Moringa goes mainstream:
Mankind’s quest to discover new superfoods continues apace. Next up: moringa, an ancient plant that has long been used in Asia and Africa for its reputed health benefits. According to Healthline, it is rich in nutrients and antioxidants, and it may reduce inflammation. So it’s no surprise that it’s starting to pop up in products here. Kuli Kuli, started by a Peace Corps volunteer, sells powdered moringa smoothie mix, energy shots and moringa superfood bars, with a half-cup of greens in each bar. Stash is selling a new organic roasted moringa mint tea. And Brad’s Organic, another tea company, has it in its unadulterated flavor, as well as moringa with lemon and ginger. If you would rather crunch your moringa like cheese puffs, Vegan Rob’s makes snackable puffed moringa bites.
Cauliflower gets convenient:
Have you ever wanted to make something with cauliflower and thought, “Ugh, this vegetable is just far too much work?” Good news: Cooking with this brassica, which has been one of the trendier veggies for a few years now, has never been easier, thanks to a bunch of new convenience products that go beyond your basic cauliflower rice. Caulipower has a cauliflower-based baking mix, in regular and Paleo-friendly (the Paleo version uses almond flour instead of rice flour). Glean also makes cauliflower flour. Kitchen & Love sells cauliflower cups intended to be a quick convenience meal in three globally inspired flavors: Peruvian vegetable ceviche, Indian vegetable curry and Moroccan vegetable harissa. They can be eaten cold or warm. If you need more than an individual serving of cauliflower, Path of Life has cauliflower fried rice in the frozen aisle. A company called From the Ground Up has cauliflower-based replacements for all of your favorite junk food, such as pretzel sticks and Cheez-Its. And there’s cauliflower in chocolate ice cream — yes, ice cream — by Peekaboo, a company that hides veggies in every pint. Don’t worry, it tastes like chocolate ice cream.
Kombucha is great, but wouldn’t it be even better if it could get you drunk? Now, it can! The fermented tea drink has a tiny amount of alcohol in it, but some kombucha companies are upping the alcohol by volume (ABV). Wild Tonic’s Jun Kombucha is fermented until it reaches a 5.6 percent ABV, making it slightly boozier than beer, which averages 4.5 percent. The company says you still get the digestive health benefits of a nonalcoholic kombucha. It comes in several flavors: blueberry basil, tropical turmeric, raspberry goji rose, mango ginger and hoppy buzz. Another new beverage isn’t technically kombucha, but it’s going after the same health-conscious drinker. Willie’s Superbrew makes a fermented fruit drink with a 4.5 ABV. The company touts its superfoods ingredients — the two flavors are ginger and lemon, and pomegranate and acai — and it’s the kind of light, fruity drink that would be good next to a pool on a hot summer’s day.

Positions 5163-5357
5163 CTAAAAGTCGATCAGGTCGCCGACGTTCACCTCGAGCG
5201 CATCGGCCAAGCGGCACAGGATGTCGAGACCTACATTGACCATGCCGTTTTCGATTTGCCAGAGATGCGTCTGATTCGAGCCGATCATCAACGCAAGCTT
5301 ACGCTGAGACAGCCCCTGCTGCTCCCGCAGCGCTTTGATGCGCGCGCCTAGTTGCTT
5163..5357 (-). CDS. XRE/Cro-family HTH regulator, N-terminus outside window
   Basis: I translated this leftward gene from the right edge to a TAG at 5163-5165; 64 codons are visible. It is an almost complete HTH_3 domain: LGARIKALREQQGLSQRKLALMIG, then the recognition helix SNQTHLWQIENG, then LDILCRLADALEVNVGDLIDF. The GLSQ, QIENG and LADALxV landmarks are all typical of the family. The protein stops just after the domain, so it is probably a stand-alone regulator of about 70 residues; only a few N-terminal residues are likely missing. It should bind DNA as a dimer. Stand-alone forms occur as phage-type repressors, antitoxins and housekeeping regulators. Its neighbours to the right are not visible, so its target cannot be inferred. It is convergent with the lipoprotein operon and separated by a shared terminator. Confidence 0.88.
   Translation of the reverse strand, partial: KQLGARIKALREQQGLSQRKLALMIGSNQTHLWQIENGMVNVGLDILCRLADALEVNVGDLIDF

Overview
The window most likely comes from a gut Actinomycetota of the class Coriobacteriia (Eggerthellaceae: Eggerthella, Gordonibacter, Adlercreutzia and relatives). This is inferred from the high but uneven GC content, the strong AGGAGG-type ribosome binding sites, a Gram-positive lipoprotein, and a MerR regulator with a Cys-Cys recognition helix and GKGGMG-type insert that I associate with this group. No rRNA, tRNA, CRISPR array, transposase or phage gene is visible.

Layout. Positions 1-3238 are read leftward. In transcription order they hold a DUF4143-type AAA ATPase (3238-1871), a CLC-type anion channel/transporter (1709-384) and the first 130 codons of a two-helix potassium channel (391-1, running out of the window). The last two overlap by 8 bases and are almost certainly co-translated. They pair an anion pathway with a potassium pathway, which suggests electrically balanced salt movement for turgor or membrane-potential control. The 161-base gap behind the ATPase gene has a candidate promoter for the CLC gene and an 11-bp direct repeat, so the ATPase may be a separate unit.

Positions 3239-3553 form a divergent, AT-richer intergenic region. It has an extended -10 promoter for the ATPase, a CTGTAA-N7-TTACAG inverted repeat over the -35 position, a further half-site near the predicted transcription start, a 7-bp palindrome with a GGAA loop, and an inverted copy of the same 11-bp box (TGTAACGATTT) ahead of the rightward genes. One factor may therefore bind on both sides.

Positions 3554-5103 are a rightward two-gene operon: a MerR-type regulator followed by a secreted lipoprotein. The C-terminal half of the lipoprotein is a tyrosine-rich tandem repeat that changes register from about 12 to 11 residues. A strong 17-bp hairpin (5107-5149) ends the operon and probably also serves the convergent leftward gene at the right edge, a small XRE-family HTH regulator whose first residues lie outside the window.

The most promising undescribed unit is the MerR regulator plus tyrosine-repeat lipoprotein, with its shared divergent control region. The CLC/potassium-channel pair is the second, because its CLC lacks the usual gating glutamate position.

Sometimes flavors go in or out of fashion for reasons that are hard to explain. Why was watermelon so big last year? Why is cucumber suddenly everywhere this year? I haven’t the faintest idea. It feels very ’90s, like Bath and Body Works cucumber melon lotion, and the ’90s are back in style. That is my very best guess. Anyway, you’ll be drinking a lot of cucumber soon, especially in sparkling beverages: Belvoir Fruit Farms has a cucumber-and-mint lemonade, and Found has a cucumber mint sparkling water. Natalie’s Orchid Island Juice Company is selling a cucumber jalapeño juice, and House of Broughton has a cucumber syrup. Bauman’s Best Botanicals has a cucumber-and-spice shrub, Health-Ade Kombucha has a new jalapeño-kiwi-cucumber kombucha, and Dry has cans of cucumber soda. Try ZuMora cucumber mint agua fresca, or GoLive probiotic water in cucumber melon. Pretend you are in a spa! That’s where people drink cucumber.
Weird & wonderful waters:
You’re still drinking coconut water? What is this, 2015? Birch water is so last year. Don’t even talk to me about aloe water. We obviously need new waters, so let’s dive right in: There’s Bee’s Water, a honey-sweetened water that is “full of natural energy” and comes in flavors including cinnamon and blueberry. Then there’s Sap on Tap, a maple water whose motto goes for the jugular: “Out with coconut water. In with maple tree water.” One of its waters comes with yerba mate, for a natural caffeine boost. The aforementioned GoLive is a “live probiotic water,” and it’s interactive: Press a compartment on the cap and release the live probiotics into the water, shake it and enjoy your ensuing gut health. But wait, here comes the mic drop of waters: organic water. You fools have been drinking conventional, nonorganic water your whole lives; do you even know what you’ve been missing? A company called Asarasi makes sparkling water that is harvested as a byproduct from maple sap, and because it is filtered through the tree, it has achieved USDA organic certification, something that regular water does not have (water is an inorganic compound). It tastes like sparkling water. Finally: an Israeli company called O. Vine is making wine grape water, which really makes me think of Jesus. It’s a sparkling water that gets its slight wine flavor from grape skins. I regret to inform you that it has no alcohol in it. I will continue drinking my own version of grape water: It’s called wine.